4 steps to expert essay editing

Revising, editing and proofreading your way to excellent essays

Apply Icon - Pencil and paperMany students think of editing their papers as a one-step process, but in order to hand in truly polished work, it’s important to effectively employ all three critical players of the 'Essay Cleanup Crew’: revising, editing and proofreading.

When it comes to cleaning up your next paper, Geneve Champoux, Writing and Learning Services consultant, offers the following tips to make sure you’re getting right down to the baseboards instead of just stuffing dirty socks under the bed.

Step 1: Revising

Think of this step as your chance to bag garbage and move furniture around. Look at your assignment guidelines again. Has your essay addressed all parts of the question? Does your thesis statement clearly answer all parts of the question? Does each paragraph clearly express one idea to support your thesis or argument? Are there gaps in your research? Are some of your paragraphs really long and others really short?

It’s best to revise your paper after you’ve set your first draft aside for at least a day or two. Otherwise, chances are good your mind won’t notice what needs work because you’ll still be thinking about what you meant to write, not what you actually wrote.

Revisions are also easier if you take a literal step back from your writing. Zoom out to 75 per cent or so or print your essay off and lay it out on a table to allow you to see the essay’s larger structure, not just a few paragraphs at a time. You want to get a feel for whether you need to move paragraphs around, cut out unnecessary or repetitive passages, or further explain others.

Step 2: Editing

Now you want to straighten the cushions, de-clutter surfaces, and vacuum up the grit. Have you cited all quotations and paraphrases? How are your transitions between paragraphs and between points within paragraphs? Are some of your sentences awkward or incomplete? Do you fully explain one point before moving on to the next?

Some writers can do this step right after revising their papers, but it’s still a good idea to leave at least a half day or so between revising and editing, especially if you made major revisions.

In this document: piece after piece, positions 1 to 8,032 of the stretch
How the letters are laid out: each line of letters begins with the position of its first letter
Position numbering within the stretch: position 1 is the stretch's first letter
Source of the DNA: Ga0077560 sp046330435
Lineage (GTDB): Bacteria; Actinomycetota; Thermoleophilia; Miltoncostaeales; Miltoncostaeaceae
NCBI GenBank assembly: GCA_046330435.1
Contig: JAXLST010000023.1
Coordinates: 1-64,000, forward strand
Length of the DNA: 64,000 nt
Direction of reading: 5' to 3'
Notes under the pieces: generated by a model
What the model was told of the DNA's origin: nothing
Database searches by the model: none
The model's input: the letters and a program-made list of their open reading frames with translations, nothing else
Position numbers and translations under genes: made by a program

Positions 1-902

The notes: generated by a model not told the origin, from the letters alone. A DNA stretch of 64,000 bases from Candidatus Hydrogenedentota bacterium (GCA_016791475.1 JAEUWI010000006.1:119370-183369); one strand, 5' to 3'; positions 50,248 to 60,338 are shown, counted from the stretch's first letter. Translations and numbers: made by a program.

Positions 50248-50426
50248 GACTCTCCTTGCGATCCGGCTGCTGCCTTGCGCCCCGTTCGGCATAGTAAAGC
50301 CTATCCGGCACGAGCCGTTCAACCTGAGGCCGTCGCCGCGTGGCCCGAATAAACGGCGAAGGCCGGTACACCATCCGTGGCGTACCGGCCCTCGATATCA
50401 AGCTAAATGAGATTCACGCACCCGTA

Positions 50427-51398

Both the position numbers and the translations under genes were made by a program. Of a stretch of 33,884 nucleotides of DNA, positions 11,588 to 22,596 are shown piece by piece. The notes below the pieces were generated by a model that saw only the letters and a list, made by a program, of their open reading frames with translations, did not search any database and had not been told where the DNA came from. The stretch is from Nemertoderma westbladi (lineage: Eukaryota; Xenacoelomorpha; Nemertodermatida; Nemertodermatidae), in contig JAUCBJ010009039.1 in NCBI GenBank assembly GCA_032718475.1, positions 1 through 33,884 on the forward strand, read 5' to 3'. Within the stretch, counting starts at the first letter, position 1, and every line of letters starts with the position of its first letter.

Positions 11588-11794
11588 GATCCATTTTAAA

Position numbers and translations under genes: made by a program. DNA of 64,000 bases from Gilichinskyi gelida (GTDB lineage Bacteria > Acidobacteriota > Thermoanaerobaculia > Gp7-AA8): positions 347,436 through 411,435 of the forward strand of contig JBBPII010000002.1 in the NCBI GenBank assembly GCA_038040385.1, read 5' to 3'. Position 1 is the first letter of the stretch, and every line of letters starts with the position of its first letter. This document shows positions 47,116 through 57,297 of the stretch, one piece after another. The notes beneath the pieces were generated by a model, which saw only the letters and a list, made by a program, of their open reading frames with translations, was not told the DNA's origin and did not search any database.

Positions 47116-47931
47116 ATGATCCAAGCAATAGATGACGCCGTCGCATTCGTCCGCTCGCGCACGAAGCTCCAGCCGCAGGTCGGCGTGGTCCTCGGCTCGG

When editing, read your essay out loud. It’s easier to notice awkward sentences or a lack of transitions when you can hear them.

Step 3: Proofreading

Don’t kid yourself—your instructor will be inspecting for dust, so now’s the time to start wiping down the door frame and getting right into all the corners. Have you used correct grammar and punctuation? Are all your citations formatted properly?

Once again, leave yourself time between editing and proofreading. Also, be prepared to proofread several times over.

To catch more mistakes, you can try several techniques. First, change the font on your paper and print it. Your eyes and mind have gotten used to reading the same paper over and over again, so the aim here is to make your paper look different. (Just make sure to change the font back to whatever your instructor asked for before you submit the paper!) Second, try placing a ruler or blank piece of paper below each line as you read so you’re better able to focus on what’s actually on the page rather than what you think is on the page. Finally, try reading the last sentence first, then the second last sentence, then the third last sentence, and so on. By reading from the bottom up, you’ll be better able to examine each sentence by itself without getting caught up in the context.

Step 4: Still not passing inspection?

If you don’t know what you should be looking for when revising, editing and proofreading, or if your instructors are still saying your papers aren’t making the grade, check out some of the writers’ reference books available in the Library or schedule an appointment with a Writing and Learning Services consultant. We can help you make sure your essay cleaning cupboard stays well stocked.

Looking for more advice?

There are lots of great tips and ideas in our First-Year Student Primer series:

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